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The rising threat of human-controlled ransomware

Of all the potentially disruptive and costly cyber threats faced by legal firms today, one of the most significant is ransomware attacks. … Cybercriminals manage to inject malicious code into an IT infrastructure where it then encrypts vital data stores, preventing access by staff. The criminals then demand a ransom payment in exchange for the …

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If ransom paid in Bitcoin Cash don’t expect to get files back

A new ransomware attack called Thanatos demands payment in Bitcoin Cash, which contains a decryption bug that makes it impossible for attack victims to recover stolen files, reports security researcher Malware HunterTeam.
After infecting a target, Thanatos injects a key for each encrypted file, but those keys are never saved anywhere, thus making decryption and file recovery nearly impossible, in a development first reported on blog BleepingComputer.
A Thanatos attack warns that “files can only be decrypted by our decode tool.”
Guess what? Thanatos’ tool does no such thing, asserts the malware researcher Francesco Muroni cited by BleepingComputer, underscoring another reason why law enforcement officials generally advocate that victims never give into ransomware demands because the attackers are not be trusted, for obvious reasons.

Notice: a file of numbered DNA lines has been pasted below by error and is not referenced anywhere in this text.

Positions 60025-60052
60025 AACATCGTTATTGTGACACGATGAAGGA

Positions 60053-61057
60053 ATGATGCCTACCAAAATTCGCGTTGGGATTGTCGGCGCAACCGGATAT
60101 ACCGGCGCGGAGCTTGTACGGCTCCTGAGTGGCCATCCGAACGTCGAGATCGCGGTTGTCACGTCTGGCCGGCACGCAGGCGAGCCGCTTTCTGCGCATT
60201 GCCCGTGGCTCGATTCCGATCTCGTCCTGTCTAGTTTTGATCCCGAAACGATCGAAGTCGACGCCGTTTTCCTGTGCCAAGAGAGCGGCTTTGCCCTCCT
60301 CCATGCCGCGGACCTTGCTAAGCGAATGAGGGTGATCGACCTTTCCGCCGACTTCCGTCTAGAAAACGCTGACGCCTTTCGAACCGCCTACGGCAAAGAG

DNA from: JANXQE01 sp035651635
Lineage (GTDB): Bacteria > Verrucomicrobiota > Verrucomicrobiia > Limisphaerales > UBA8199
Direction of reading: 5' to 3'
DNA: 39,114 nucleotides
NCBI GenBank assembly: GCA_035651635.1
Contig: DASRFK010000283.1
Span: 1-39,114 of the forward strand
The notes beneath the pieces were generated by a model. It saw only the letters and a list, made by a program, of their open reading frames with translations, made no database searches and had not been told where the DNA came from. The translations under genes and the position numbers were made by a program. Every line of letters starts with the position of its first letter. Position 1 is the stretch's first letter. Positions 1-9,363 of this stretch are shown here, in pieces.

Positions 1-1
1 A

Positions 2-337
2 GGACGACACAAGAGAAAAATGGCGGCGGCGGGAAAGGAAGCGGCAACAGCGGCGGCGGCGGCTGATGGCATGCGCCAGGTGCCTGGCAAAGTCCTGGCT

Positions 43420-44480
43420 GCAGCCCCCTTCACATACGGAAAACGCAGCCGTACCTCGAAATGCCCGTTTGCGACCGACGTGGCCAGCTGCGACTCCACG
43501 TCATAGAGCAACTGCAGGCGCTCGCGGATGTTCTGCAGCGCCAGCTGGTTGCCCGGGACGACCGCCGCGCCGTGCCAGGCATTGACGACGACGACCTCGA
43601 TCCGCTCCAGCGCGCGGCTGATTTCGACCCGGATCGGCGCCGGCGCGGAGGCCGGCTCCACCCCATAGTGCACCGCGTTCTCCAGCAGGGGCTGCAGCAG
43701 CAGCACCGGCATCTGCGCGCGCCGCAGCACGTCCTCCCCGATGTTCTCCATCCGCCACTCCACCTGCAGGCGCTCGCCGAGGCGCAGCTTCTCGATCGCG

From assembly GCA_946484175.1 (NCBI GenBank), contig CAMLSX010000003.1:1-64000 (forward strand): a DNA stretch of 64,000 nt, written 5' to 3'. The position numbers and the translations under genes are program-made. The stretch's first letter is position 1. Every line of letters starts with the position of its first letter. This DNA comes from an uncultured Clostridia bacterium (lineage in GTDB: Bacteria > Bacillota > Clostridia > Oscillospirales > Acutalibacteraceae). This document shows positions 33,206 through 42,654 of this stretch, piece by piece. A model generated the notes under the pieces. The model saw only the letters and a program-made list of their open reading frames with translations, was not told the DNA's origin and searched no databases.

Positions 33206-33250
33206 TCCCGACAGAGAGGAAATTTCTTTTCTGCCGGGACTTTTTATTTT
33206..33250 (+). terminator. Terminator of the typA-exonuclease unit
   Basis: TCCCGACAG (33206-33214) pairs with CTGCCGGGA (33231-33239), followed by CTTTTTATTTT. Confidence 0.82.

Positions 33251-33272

The cryptocurrency spinoff Bitcoin Cash emerged after its namesake’s value trajectory of astronomical proportions last year led to bubble predictions and an onslaught of dubious get-rich-quick schemes ripe for exploitation by nefarious parties up to no good.

Hackers Target Nation’s Schools

Criminals make student data public in escalating demands for ransom; some districts pay up

Hackers looking to exploit sensitive information for profit are increasingly targeting the nation’s schools, where they are finding a relatively weak system to protect a valuable asset: student data.

Cyberthieves have struck more than three dozen school systems from Georgia to California so far this year, stealing paychecks and data or taking over networks to extort money. The thefts have prompted many school officials to hire cybersecurity consultants to fight back against a trend that experts say is growing fast.

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